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Album Review

Recorded a little over a month after his groundbreaking work Free Jazz, this album found Coleman perhaps retrenching from that idea conceptually, but nonetheless plumbing his quartet music to ever greater heights of richness and creativity. Ornette! was the first time bassist Scott LaFaro recorded with Coleman, and the difference in approach between LaFaro and Charlie Haden is apparent from the opening notes of "W.R.U." There is a more direct propulsion and limberness to his playing, and he can be heard driving Coleman and Don Cherry actively and more aggressively than Haden's warm, languid phrasing. The cuts, with titles derived from the works of Sigmund Freud, are all gems and serve as wonderful launching pads for the musicians' improvisations. By this time, Coleman was very comfortable in extended pieces, and he and his partners have no trouble filling in the time, never coming close to running out of ideas. Special mention should be made of Ed Blackwell, with one of his finest performances. Ornette! is a superb release and a must for all fans of Coleman and creative improvised music in general. [Ornette! was reissued in 2004 with "Proof Readers" added as a bonus track.]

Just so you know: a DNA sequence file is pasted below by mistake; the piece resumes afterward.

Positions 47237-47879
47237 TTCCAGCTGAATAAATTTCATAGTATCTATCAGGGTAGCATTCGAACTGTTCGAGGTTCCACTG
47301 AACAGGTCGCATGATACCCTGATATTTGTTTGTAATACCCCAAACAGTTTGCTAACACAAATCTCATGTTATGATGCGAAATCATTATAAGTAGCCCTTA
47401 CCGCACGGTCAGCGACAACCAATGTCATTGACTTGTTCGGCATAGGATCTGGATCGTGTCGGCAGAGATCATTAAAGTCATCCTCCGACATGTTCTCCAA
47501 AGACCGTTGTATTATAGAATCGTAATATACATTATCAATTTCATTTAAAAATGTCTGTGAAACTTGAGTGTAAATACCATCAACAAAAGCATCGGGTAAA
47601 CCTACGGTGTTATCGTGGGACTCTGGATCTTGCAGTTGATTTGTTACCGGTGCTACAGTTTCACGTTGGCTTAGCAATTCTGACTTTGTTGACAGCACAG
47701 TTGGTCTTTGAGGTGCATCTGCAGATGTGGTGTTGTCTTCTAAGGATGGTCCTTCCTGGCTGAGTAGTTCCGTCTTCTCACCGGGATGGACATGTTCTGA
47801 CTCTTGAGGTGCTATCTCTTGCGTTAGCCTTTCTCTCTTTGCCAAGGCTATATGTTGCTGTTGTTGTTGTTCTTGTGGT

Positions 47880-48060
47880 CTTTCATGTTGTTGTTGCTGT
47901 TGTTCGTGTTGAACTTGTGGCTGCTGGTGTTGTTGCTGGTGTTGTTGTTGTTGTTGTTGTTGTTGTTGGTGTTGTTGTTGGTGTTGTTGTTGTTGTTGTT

Born: 09 March 1930 in Fort Worth, TX

Genre: Jazz

Years Active: '50s, '60s, '70s, '80s, '90s, '00s

One of the most important (and controversial) innovators of the jazz avant-garde, Ornette Coleman gained both loyal followers and lifelong detractors when he seemed to burst on the scene in 1959 fully formed. Although he, and Don Cherry in his original quartet, played opening and closing melodies together, their solos dispensed altogether with chordal improvisation and harmony, instead playing quite freely off of the mood of the theme. Coleman's tone (which purposely wavered in pitch) rattled some...
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